Lack of care is a recurring theme in his overview of the evolution—and more often devolution—of treatment of the mentally ill. Tracing this history is important, Powers asserts, because it tells us how we got to the sorry state in which we find ourselves now. Thus, with a tone of bitter irony, he guides us through a horror show, starting with the founding of London’s notorious Bedlam asylum in 1247. Infamous for its “beating, shackling, taunting, starving, hygienic neglect,” and other cruelties toward its “lunatick” inmates, it served for centuries as a model for other facilities in Europe and America, where the mentally ill were locked away and neglected, their inexplicable behaviors and appalling treatment alike remaining out of sight and out of mind to the rest of society.
It wasn’t until the 19th century that social reformers like Dorothea Dix began to succeed in their push for a more enlightened “moral treatment” in asylums, which began to be built in calming, bucolic settings and staffed by humane attendants, rather than jailers. Already by the beginning of the 20th century, however, such institutions had become overcrowded, understaffed, and underfunded. New abuses had become common, ranging from forced sterilization to lobotomies to warehouse-like conditions to the overuse and misuse of a new class of antipsychotic drugs that were falsely hyped as wonder cures when their actual purpose was to sedate patients so they’d be easier to manage.
Powers is right to fume at Big Pharma for its egregious marketing practices and overpromising of early schizophrenia medications. At the same time, I wish he’d provided more information about some of the subsequent advances that have improved many patients’ lives, including that of his son Dean. Even so, it was against the backdrop of Big Pharma’s false promises for “curing” schizophrenia that the antipsychiatry movement gained added traction, with outspoken critics like Thomas Szasz, Michel Foucault, and R. D. Laing loudly declaring that mental illness was a myth. The stage was set for the massive deinstitutionalization movement that started emptying state mental hospitals in the 1960s.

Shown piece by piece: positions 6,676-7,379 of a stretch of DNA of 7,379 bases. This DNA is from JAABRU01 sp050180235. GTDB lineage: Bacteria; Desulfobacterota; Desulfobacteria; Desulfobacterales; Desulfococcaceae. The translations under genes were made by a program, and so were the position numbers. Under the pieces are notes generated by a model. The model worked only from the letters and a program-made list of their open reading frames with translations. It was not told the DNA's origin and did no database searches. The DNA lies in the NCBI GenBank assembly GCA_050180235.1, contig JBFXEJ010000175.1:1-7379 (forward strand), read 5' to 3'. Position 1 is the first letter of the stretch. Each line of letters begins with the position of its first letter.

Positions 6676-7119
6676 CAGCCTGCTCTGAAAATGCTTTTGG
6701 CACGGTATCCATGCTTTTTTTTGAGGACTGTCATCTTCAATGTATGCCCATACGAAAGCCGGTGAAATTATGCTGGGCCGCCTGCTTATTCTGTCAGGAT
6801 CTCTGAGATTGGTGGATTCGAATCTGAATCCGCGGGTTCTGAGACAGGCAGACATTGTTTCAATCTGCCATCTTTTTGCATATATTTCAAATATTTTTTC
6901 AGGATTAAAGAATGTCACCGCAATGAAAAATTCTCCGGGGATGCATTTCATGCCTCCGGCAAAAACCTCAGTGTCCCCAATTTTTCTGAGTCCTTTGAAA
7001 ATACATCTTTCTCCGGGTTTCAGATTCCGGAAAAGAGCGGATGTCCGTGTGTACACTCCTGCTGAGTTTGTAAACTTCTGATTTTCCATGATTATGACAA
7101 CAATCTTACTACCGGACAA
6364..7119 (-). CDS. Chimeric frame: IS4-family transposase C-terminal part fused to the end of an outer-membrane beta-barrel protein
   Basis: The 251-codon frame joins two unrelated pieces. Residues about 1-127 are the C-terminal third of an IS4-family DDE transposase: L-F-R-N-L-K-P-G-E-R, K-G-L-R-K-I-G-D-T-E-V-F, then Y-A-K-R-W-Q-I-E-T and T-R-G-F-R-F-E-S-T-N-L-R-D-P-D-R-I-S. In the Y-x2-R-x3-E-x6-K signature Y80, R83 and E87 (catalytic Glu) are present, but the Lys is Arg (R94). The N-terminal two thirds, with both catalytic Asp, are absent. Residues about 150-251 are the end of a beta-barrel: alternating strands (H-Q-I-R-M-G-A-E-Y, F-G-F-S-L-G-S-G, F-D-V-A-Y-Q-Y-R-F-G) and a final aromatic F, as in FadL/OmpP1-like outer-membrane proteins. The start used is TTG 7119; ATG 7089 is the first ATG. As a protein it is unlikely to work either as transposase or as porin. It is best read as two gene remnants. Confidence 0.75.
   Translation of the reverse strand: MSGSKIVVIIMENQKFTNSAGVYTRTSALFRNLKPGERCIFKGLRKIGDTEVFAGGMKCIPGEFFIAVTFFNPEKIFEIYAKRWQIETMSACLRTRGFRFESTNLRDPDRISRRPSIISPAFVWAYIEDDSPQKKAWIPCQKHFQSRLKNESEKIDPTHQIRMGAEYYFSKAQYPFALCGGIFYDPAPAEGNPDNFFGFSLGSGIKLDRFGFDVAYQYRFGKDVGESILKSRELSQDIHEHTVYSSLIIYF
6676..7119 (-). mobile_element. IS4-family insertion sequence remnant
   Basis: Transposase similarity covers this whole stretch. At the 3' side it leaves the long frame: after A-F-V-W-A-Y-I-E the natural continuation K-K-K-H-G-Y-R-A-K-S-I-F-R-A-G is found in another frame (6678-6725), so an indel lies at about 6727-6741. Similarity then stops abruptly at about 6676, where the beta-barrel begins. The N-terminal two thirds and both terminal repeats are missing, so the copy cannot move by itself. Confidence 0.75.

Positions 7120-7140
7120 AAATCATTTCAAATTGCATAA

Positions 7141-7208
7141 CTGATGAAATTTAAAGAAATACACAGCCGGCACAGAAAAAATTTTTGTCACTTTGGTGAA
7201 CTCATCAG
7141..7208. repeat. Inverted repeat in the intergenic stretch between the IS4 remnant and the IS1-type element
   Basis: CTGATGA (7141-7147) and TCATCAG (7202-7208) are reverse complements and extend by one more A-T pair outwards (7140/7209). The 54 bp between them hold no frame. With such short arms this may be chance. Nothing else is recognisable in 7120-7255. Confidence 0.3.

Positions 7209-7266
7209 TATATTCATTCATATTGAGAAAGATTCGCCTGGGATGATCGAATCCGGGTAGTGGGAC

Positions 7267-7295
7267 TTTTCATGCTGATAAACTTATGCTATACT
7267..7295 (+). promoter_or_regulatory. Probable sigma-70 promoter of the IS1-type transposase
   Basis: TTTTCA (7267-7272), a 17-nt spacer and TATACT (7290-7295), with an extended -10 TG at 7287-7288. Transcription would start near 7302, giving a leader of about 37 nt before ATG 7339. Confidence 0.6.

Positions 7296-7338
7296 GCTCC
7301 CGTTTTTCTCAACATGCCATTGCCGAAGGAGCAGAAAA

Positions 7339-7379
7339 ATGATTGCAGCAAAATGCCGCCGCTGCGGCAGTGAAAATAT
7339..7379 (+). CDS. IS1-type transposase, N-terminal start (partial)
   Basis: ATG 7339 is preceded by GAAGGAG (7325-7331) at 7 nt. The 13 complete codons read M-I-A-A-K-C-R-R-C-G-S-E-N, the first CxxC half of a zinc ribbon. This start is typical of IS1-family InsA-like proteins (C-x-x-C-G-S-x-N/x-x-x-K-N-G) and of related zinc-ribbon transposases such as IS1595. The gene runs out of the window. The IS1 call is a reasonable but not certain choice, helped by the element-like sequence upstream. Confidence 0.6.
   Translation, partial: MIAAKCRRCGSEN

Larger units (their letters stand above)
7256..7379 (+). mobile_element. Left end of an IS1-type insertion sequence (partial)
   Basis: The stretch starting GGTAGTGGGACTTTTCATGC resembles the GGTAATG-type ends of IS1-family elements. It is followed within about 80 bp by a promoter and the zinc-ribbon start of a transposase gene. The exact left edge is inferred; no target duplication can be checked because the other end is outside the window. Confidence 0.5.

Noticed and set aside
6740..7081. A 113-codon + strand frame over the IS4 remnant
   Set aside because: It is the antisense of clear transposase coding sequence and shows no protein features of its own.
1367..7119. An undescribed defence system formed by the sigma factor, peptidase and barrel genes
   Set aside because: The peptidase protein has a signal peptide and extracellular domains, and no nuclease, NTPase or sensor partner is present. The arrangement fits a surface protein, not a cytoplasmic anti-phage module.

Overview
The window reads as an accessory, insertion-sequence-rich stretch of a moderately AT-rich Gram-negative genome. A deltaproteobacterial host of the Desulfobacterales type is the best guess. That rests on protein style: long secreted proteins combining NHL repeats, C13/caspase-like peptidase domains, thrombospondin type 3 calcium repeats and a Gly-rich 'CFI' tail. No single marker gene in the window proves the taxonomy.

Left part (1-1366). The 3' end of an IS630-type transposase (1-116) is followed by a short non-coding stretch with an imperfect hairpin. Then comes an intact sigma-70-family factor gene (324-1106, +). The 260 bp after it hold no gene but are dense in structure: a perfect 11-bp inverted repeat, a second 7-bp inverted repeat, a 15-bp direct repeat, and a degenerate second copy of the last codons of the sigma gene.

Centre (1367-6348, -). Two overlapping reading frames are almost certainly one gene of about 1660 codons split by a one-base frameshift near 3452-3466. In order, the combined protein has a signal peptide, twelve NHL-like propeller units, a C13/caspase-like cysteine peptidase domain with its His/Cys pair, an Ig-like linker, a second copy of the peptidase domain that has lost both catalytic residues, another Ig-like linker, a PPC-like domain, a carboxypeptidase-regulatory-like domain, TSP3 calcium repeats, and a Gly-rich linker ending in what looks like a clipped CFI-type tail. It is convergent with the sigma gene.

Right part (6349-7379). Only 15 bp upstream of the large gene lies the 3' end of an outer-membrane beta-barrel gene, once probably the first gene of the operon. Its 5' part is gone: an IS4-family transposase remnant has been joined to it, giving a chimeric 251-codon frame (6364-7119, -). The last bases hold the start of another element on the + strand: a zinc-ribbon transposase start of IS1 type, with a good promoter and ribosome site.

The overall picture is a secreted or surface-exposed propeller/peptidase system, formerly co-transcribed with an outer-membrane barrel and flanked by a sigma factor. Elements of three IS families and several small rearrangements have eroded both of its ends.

But where would the patients go instead? The political promise was to replace the mammoth state mental hospitals with smaller, community-based hospitals and local health services. Unfortunately, that didn’t happen. From 1955 to today, the availability of inpatient psychiatric beds has shrunk by 95 percent. According to a study by ethicists at the University of Pennsylvania medical school, “US jails and prisons have become the nation’s largest mental health care facilities,” with half of all inmates suffering from a mental illness or substance abuse disorder.